For parents, social media can be a great way to connect with other moms and dads, find playgroups and kid-friendly community events, seek support and advice, and keep our far away family and friends updated as our kids grow—but there’s undoubtedly a darker side to social media. At worst, Facebook, Instagram and other social sites can shine a light on our insecurities about parenting, particularly when we are faced with an endless stream of seemingly “perfect” moms and dads who seem to constantly be taking amazing vacations, creating handmade Halloween costumes, and posting selfies at the gym five times a week.
Theodore Roosevelt said it best: “Comparison is the thief of joy,” and social media fosters comparison on steroids. In fact, the University of Copenhagen conducted a study that found many people experience “Facebook envy,” while people who don’t use the site reported they felt more satisfied with their lives.
Here’s how to ditch toxic social media comparison:
Minimize your time on social media.
Quitting social media might not be realistic as many parents use it to strengthen their ties with local communities, but staying in the know on the best storytimes in town doesn’t require checking Facebook and Instagram multiple times a day. Take steps to minimize the negative effects of social media comparison by keeping your usage to a minimum. Try these simple hacks:
– Just say no to home screen notifications. That ding or buzz can elicit an immediate reaction to open social media apps no matter how unimportant the update is. Turn off notifications and you’ll almost certainly see a drop in the time you spend scrolling.
– Set boundaries around when you use social media. You could do this based on time of day—maybe you check it once in the morning and once in the afternoon—or consider removing the apps from your phone and only check social media from a laptop or desktop computer.
– Curate your feeds. Unfollow or unfriend connections that you have strong negative reactions to. Leave toxic groups or just turn off notifications so you’re less tempted to check the latest thread.
Refocus your attention on what really matters.
Social media sucks us in and can be a hard habit to manage, but the truth is, we’re often missing out on what’s happening in front of us when we’re busy scrolling through our feeds. So start by figuring out what is important to you: Write down what your priorities are—your kids, your health, making time for your partner, having meaningful experiences—chances are, being privy to the contents of Johnny’s bento box for school lunch tomorrow doesn’t make the cut.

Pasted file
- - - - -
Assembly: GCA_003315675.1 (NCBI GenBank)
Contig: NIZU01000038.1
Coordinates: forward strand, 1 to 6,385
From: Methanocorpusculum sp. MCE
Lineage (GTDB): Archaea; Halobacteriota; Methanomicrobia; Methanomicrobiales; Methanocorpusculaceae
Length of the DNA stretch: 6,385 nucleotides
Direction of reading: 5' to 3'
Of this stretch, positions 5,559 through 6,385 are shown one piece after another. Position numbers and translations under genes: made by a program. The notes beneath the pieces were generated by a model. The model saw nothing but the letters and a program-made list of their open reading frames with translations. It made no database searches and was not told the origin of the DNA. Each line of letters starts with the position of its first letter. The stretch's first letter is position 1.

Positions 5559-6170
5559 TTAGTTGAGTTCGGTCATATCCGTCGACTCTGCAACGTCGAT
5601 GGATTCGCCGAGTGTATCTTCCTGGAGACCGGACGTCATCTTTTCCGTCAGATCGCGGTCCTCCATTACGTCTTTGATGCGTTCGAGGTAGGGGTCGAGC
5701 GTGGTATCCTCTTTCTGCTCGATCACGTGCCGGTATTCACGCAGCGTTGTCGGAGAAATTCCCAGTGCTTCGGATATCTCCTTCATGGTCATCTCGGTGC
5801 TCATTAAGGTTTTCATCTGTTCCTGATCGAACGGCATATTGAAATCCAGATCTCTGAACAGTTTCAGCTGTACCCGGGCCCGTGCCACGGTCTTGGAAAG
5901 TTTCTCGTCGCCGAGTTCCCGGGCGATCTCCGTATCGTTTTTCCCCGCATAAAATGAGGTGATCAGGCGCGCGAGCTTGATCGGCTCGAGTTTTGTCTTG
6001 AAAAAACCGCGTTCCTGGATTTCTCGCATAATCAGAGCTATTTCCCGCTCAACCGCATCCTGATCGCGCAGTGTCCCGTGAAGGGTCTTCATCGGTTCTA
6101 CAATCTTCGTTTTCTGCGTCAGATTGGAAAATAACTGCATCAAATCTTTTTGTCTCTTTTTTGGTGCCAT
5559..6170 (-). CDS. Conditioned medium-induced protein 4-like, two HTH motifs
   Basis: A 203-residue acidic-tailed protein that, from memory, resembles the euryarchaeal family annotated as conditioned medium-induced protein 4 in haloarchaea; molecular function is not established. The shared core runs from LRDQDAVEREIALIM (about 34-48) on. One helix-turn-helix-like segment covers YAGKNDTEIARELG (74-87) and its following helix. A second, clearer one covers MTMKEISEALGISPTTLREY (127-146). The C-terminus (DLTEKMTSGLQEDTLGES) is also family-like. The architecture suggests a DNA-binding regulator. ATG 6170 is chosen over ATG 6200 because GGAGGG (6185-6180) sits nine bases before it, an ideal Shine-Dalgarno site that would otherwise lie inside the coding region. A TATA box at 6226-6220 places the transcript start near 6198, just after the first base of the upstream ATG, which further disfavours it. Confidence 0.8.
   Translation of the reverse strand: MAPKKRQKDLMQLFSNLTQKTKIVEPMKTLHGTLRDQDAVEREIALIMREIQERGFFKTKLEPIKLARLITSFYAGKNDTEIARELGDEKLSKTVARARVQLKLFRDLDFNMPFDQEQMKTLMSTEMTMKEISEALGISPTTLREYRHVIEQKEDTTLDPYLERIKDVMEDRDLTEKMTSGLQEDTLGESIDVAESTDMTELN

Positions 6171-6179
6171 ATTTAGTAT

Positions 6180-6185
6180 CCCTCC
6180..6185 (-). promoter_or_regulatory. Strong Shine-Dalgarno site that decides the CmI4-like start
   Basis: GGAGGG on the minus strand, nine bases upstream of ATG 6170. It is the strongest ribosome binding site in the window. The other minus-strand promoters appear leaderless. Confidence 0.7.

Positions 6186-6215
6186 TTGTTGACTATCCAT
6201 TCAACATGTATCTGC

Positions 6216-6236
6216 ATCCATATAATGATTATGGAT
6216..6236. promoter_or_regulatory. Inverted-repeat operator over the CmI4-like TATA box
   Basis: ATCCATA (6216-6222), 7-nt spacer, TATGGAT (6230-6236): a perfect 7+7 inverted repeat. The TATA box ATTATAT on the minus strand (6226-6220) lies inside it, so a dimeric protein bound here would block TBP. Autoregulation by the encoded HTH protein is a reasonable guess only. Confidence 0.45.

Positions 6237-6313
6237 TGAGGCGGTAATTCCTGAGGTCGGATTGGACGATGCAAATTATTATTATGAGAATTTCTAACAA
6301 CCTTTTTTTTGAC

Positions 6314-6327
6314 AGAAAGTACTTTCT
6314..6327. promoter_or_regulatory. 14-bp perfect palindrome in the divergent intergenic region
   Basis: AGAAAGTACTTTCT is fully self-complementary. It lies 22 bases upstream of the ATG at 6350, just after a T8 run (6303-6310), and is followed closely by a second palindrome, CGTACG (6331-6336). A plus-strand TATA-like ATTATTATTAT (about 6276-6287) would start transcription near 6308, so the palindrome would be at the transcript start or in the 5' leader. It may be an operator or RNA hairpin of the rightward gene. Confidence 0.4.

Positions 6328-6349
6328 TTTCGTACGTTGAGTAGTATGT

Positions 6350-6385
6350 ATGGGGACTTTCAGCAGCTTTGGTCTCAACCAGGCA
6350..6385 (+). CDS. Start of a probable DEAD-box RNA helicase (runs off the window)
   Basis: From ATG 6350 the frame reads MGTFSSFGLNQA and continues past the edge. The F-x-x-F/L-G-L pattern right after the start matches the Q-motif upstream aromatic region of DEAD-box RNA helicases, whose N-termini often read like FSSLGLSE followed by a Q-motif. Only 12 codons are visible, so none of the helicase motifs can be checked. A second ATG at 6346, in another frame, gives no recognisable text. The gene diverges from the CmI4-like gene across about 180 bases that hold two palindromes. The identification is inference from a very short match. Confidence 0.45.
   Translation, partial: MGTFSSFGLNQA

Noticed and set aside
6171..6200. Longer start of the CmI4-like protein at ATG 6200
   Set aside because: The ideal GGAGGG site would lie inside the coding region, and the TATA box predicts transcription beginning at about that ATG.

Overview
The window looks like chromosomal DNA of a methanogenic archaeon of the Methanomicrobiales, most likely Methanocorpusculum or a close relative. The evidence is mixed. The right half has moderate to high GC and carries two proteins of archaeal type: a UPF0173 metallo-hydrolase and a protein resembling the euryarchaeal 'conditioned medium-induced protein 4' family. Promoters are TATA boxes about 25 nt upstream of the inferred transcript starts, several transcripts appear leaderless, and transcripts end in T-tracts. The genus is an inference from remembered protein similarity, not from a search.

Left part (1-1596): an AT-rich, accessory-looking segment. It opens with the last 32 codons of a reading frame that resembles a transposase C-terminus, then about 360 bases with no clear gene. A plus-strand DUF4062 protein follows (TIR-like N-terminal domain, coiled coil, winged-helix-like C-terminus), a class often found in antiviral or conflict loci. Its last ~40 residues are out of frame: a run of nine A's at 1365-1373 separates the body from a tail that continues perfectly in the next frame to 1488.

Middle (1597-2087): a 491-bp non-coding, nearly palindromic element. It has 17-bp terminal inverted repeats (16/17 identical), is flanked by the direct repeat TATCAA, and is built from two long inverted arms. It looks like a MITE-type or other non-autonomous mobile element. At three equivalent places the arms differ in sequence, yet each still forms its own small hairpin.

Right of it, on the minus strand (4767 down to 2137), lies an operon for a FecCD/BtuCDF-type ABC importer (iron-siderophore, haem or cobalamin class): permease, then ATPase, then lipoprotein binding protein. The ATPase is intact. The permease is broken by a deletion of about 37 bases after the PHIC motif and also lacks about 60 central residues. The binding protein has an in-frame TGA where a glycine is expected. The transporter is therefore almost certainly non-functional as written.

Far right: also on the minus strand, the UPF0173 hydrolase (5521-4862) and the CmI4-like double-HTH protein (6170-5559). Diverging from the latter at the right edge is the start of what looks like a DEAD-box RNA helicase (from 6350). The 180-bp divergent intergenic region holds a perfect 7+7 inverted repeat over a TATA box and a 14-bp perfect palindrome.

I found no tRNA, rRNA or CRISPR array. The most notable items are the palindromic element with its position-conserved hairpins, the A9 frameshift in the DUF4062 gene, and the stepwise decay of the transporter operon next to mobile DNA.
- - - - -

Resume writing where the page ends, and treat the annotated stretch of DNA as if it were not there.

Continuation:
Once you’ve made your list, write down a few activities that focus on those things and then take action—book a sitter and plan a date night with your spouse; start researching your next family vacation; find a volunteer opportunity for you and your kids; get to that new workout class you’ve been meaning to try—the possibilities are endless. The more you engage with the world around you and the things that matter most to you, the less time you’ll have to spend on social media.
Get real about social media.
Think about it: Are you posting videos of your toddler’s daily morning tantrum as you attempt to get out the door? Or the argument you had with your partner over household chores? Probably not. So get real about what you’re seeing: Those moms are hustling just as much as you are. They’re exhausted from staying up late to set up a creative Elf on the Shelf scene. They’re hitting the gym during their lunch break and racing back to work to make their 1 p.m. conference call. They’re upset they yelled at their kids for flushing an entire roll of toilet paper yesterday. And they are questioning their parenting and wondering how everyone else does it just as much as you are.
Remember: Social media is not providing a behind-the-scenes look at the messiness that is every parent’s life—it’s our best moments. Be honest about what people post and don’t fall into the trap of comparing up your “behind the scenes” to anyone else’s “highlight reel.”